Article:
MAC-UK briefing paper launch
Houses of Parliament
Monday 20th March
"Meeting us where we're at"
'Meeting us where we're at'
We take mental health to the streets
young people who offend have an unmet mental health need
- this is a public health issue as much as a justice one

I have recently come to know of this project and the people who work in it. It is unique and increasingly influential in the UK – representing the cutting edge of outreach initiatives with gang-involved young people with the added component of a mental health orientation. I think the model they have developed has a great deal to teach us and universal application.

— Prof. John Pitts
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About us
Founded in 2008, MAC-UK successfully engages with some of the UK’s most excluded and deprived young people who are most in need of support but least likely to access it.
What we do
MAC-UK is revolutionising the way mental health services are delivered to young people who offend. We take what works in the clinic out onto the streets, to work with young people where they need it.
Integrate
We’ve developed an innovative, community based mental health model called Integrate to transform the lives of deprived young people involved in gangs and/or anti-social behaviour.

About us

Transforming mental health services for excluded young people

Working together with a group of young people who found themselves involved in gangs, Clinical Psychologist, Dr. Charlie Howard (formerly Alcock), founded  MAC-UK  in 2008. Charlie wanted to use a youth-led approach to make mental health accessible to excluded young people within their own community.

Her aim was to work with young people to find new answers to the complex problem of youth offending. Now  MAC-UK  is recognised at a local and national level.

We believe that by putting mental health at the heart of solutions, we can find new answers to the complex problem of youth offending.

What we do

Norman Baker meets Mini MAC Tutors

At  MAC-UK , by putting mental health promotion and treatment at the heart of solutions, we aim to:

  1. reduce serious youth violence and re-offending.
  2. get young people engaged in training, education and/or employment.
  3. help young people connect with existing services.

Over the last 4 years, we have consolidated our clinical approach into an innovative, evidence-based model called  Integrate . The model evolved from working alongside a group of gang involved young people in Camden. We asked for their help to find what works for them.

Young people peel off into  Streetherapy  at their own pace and wherever and whenever they feel comfortable. This can be anywhere, for example on a bus, in a stairwell, or whilst waiting at court.  Streetherapy  takes what we know works from the mental health field, and delivers it in a highly adaptive and flexible way.

The big picture

Integrate

The Integrate model

The  Integrate  model takes mental health professionals out of the clinic and onto the streets to work with excluded young people where they are and when they need it. It is a radical approach taking what we know works in mental health and applying it in new ways.  Integrate  is underpinned by psychological theories; most notably community psychology theory, attachment theory, and lifespan developmental theory.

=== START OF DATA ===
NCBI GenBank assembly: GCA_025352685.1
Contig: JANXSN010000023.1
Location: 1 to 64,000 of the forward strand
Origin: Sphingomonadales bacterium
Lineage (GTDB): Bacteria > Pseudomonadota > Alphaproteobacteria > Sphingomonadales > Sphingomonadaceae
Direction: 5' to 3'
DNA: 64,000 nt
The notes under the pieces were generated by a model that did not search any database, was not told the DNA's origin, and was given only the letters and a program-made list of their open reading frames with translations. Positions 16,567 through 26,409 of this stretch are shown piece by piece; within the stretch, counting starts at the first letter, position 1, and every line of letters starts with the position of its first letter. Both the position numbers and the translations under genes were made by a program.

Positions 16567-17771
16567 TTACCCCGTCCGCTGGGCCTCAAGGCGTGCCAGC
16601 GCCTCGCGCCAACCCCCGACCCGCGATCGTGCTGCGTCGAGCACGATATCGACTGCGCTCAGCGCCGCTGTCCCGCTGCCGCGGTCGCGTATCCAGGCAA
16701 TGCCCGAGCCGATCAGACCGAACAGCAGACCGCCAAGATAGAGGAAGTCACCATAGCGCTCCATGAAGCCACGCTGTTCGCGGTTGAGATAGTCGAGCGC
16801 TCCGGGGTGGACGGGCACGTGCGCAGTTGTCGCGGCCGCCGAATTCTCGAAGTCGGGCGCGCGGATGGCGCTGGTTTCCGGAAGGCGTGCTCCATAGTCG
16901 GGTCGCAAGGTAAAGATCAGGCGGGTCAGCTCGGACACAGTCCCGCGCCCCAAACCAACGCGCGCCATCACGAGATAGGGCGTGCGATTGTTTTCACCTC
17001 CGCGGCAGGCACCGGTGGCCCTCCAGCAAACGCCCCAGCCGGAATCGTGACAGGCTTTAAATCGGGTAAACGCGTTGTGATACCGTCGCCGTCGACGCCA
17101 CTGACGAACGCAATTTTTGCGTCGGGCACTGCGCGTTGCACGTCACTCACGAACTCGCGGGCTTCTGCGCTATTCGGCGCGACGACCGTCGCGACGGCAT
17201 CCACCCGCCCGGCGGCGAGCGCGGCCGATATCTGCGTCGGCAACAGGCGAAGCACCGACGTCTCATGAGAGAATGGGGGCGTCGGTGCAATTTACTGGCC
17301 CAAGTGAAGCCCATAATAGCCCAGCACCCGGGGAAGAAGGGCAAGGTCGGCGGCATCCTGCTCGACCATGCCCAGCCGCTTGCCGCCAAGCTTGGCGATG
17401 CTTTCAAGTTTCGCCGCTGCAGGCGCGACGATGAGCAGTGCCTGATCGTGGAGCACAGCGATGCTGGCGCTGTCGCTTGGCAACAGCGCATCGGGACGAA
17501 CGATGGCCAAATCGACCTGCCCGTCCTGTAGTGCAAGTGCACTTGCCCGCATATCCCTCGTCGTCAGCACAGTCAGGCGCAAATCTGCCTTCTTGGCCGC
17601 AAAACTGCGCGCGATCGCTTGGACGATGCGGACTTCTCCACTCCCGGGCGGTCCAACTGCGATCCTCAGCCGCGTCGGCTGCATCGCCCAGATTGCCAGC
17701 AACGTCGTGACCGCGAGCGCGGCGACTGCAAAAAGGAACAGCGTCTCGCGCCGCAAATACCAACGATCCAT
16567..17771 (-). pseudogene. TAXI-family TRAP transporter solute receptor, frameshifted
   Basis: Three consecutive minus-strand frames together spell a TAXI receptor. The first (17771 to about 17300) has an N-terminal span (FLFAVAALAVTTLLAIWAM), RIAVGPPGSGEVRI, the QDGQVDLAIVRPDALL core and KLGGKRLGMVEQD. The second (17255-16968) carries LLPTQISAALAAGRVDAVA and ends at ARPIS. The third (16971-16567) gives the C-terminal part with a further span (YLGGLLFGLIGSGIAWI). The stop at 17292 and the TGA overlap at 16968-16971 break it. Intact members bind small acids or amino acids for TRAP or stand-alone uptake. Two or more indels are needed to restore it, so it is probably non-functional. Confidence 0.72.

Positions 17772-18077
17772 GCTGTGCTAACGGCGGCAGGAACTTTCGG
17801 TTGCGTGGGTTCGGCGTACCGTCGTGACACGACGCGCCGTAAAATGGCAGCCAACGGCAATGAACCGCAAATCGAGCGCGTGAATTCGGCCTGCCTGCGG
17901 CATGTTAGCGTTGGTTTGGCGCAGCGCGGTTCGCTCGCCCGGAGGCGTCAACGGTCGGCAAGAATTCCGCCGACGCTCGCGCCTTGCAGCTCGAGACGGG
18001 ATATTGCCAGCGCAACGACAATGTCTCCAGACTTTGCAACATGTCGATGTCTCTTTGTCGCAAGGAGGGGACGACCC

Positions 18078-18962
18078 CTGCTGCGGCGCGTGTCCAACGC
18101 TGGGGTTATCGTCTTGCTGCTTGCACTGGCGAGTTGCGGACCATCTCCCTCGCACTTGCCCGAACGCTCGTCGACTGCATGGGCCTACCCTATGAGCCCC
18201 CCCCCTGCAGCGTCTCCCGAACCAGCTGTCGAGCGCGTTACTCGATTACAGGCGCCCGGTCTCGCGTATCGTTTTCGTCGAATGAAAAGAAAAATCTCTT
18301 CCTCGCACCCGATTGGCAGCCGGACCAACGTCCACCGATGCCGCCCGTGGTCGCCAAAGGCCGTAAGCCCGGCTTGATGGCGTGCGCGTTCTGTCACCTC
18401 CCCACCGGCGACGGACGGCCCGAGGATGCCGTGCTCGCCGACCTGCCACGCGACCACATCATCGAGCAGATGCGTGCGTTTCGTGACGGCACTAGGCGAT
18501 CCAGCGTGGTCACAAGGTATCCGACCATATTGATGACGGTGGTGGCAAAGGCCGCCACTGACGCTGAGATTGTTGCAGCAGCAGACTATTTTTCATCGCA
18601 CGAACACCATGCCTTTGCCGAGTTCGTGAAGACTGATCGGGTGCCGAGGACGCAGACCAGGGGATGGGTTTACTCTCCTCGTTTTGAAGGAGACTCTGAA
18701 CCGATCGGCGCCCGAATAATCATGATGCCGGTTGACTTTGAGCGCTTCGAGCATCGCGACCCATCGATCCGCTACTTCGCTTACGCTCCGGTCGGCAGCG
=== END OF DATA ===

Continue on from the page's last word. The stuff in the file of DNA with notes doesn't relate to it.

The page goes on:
Integrate  also seeks to address some of the social inequalities that cause young people to have issues in the first place by providing accessible and flexible employment opportunities and improving their financial inclusion.

 Integrate  works intensively for 2 to 4 years with up to 50 young people per year. These young people are among the 5% that commit 50% of youth crime and have a history of non-engagement with existing services. By giving them the opportunity to create and own a project they find interesting, whether that might be setting up a boxing club or DJ-ing, young people successfully engage.

Integrate also trains existing services, such as housing providers and the police, using a youth-led approach to enhance professionals’ understanding of young people’s mental health needs.

What our stakeholders say

The team from Southwark ROOR being interviewed on Reprezent Radio

I have recently come to know of this project and the people who work in it. It is unique and increasingly influential in the UK – representing the cutting edge of outreach initiatives with gang-involved young people with the added component of a mental health orientation. I think the model they have developed has a great deal to teach us and universal application.

— Prof. John Pitts

Mental health has been sidelined in the discussion about how to tackle gangs and youth violence for far too long. MAC-UK’s approach is refreshing as it recognises how crucial it is that health and justice services have to work together in order to make headway and come up with real, long term solutions.

— Prof. Sue Bailey

Our supporters

Contact us

We are a small team but will do our best to respond to every inquiry.

Email us: info@mac-uk.org

Call us:  020 8801 9502